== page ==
It seems to me that that’s how God is. When Jesus speaks of God as his Father, it seems to me he’s speaking of something like that. Of course, God’s special project is much bigger than building a tree fort or decorating Easter eggs. God’s project is nothing less than lovingly bringing Creation from the cold emptiness of the Big Bang to the warm fullness of God’s love shining through all of the Creation. But God is like that loving parent, in that he doesn’t want to do it by himself. God wants to do it with us. Right from the beginning of the Bible, we read that God made us in the divine image, so that we could share with him the task of bringing Creation to its fulfillment.

Heaven knows that that’s a terribly inefficient way to do it. It will take a lot longer. As a matter of fact, it will take all of time. And it will take all of time, precisely because it will happen with our participation and our contribution, and so with all the delays and mistakes, and the sidetracks and the mess. So God has a tremendous patience, to try to do something this way. And God calls us to have tremendous patience, too. Together, we have time, we have history. It doesn’t happen in an instant.

The problem is that we humans lose our patience. We would like to have it be done right now, on our terms. We lose faith. Patience, it seems to me, is the supreme Christian virtue. It’s almost a synonym for faith. But we do become impatient. And we decide to grasp at what God is giving us as a gift — but giving it to us as a gift in time, over history, in a long process, in a constant giving and receiving. And we are tempted to grasp after it.

Why are we tempted to grasp after it? In a word, Death. We grasp after things because of death. There’s a title to a country music song which is incredibly superficial, but it helps to make the point here. The title of the song is “The Girls Get Prettier at Closing Time.” Do you see what I’m trying to say? Knowing that there’s a deadline, that time is running out, is what makes us lose our patience, our God-centeredness, our grounding, our faith. Death appears to us like closing time, and so we grasp after things. It’s the source of the old motto ‘Eat, drink, and be merry for tomorrow you may die.’ Do you notice where this old saying ends? Death: ‘for tomorrow you may die.’ When we lose our patience with God’s loving way of doing things, we start letting death dictate our lives. Our living becomes a living toward death, whether we want to recognize that or not. Our lives are bound up in death.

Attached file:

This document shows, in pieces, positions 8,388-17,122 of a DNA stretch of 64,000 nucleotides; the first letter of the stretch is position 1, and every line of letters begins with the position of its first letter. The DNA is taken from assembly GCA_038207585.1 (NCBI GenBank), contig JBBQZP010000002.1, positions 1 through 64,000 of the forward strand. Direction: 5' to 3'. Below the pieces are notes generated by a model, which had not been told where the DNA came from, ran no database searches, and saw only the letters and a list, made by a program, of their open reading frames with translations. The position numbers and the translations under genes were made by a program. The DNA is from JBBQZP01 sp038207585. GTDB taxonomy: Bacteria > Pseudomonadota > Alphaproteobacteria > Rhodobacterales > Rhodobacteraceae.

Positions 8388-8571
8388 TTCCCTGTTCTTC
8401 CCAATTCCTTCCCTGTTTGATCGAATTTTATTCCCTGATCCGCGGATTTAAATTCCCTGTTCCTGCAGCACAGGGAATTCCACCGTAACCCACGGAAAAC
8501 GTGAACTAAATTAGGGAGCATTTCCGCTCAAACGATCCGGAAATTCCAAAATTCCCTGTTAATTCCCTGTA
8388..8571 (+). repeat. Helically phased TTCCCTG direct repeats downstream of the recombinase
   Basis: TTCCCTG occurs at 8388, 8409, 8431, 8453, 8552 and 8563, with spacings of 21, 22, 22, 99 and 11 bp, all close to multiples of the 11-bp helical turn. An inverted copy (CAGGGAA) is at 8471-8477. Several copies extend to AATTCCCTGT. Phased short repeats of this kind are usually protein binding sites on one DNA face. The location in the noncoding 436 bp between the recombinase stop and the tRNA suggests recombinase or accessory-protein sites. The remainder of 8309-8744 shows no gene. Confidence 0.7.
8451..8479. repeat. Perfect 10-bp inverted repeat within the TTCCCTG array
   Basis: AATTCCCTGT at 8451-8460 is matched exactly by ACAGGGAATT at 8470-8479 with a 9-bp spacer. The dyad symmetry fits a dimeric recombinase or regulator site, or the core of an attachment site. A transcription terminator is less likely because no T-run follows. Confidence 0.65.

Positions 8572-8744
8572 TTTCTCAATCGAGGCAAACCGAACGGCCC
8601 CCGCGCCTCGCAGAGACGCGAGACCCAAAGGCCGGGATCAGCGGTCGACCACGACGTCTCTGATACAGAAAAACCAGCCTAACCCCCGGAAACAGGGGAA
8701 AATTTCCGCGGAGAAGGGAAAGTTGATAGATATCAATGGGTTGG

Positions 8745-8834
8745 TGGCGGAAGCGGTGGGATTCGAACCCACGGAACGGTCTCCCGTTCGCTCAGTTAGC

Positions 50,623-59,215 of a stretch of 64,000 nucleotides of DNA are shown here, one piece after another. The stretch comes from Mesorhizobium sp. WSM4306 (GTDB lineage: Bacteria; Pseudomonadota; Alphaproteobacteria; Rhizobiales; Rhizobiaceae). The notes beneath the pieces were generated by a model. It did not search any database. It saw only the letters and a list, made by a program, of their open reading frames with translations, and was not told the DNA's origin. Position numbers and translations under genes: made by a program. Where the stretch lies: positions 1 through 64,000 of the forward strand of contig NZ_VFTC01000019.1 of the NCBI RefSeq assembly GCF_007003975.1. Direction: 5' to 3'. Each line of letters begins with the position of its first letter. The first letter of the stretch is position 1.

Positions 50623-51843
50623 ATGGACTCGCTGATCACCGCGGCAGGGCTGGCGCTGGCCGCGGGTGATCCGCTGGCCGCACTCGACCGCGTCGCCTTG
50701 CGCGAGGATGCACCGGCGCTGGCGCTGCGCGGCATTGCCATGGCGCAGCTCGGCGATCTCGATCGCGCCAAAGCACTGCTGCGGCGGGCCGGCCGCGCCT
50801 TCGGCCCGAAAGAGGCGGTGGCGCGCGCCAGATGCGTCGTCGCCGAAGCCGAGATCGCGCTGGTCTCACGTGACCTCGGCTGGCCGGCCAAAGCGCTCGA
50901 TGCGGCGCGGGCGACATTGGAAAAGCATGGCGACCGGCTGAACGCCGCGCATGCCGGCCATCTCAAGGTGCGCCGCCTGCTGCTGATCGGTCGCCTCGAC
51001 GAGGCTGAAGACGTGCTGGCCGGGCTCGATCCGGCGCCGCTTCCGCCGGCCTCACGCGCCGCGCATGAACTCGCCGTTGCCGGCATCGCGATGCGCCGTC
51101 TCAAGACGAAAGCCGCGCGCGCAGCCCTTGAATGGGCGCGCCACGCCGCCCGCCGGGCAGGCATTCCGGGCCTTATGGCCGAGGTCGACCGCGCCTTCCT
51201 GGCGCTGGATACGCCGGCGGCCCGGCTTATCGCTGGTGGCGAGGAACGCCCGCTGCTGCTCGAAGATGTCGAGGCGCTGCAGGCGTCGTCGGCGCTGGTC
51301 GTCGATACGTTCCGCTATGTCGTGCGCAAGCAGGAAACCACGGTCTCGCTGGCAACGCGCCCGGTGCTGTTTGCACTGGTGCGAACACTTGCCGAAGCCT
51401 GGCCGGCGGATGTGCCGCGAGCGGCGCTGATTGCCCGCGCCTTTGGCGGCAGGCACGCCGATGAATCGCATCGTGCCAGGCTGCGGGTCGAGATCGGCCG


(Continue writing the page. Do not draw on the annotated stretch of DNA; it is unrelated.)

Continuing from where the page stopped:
Two weeks ago in our gospel lesson St. John told us a story about being bound up in death. The story of the raising of Lazarus climaxes with Jesus calling Lazarus out of the tomb and telling the others to unbind him. Lazarus is unbound from his death clothes. In John’s gospel, these signs, these miracles, are signs of the greater things Jesus came to do for everyone. Calling Lazarus out from his tomb and having him unbound from his death clothes was small potatoes compared to unbinding all of us from death’s grip on us. We lose our patience with God’s loving way of bringing life to Creation and we begin living toward death. Our lives become as superficial as that country/western song title. They are superficial forms of ‘Eat, drink, and be merry for tomorrow you may die.’ We reach out in impatience to grasp for what we can get now, and death ends up getting us in its grasp, getting us to live in its binds.

But we’ve heard again this morning the story of how Mary Magdalene and Peter and John went running to Jesus’ tomb, expecting to find him bound in death’s clothes, but instead found those binds of death neatly folded away. Instead, they were confronted by a Risen Lord who had as surely come to unbind their lives from death as he had done for Lazarus. And he comes here again this morning to call us out from our tombs and unbind our lives from death. Paul … Mary … Joyce, come out! Be unbound!

Come out of the tombs of this world’s kingdom, says Jesus, and begin to live in my kingdom of New Life. It’s here, and it’s now. The kingdom of this world which binds us in death has become the kingdom of our Risen Lord, who frees us. He shows us that death cannot ultimately hold us. It’s a done deal. We are truly free to live our lives according to God’s loving, slow, patient unfolding of Creation for us and with us. Our Lord is forever calling us out to live in his kingdom. “The kingdom of the world has become the kingdom of our Lord and of his Christ, and he shall reign forever and ever. Hallelujah!”

Paul J. Nuechterlein
Delivered at Emmaus Lutheran,
Racine, WI, April 4, 1999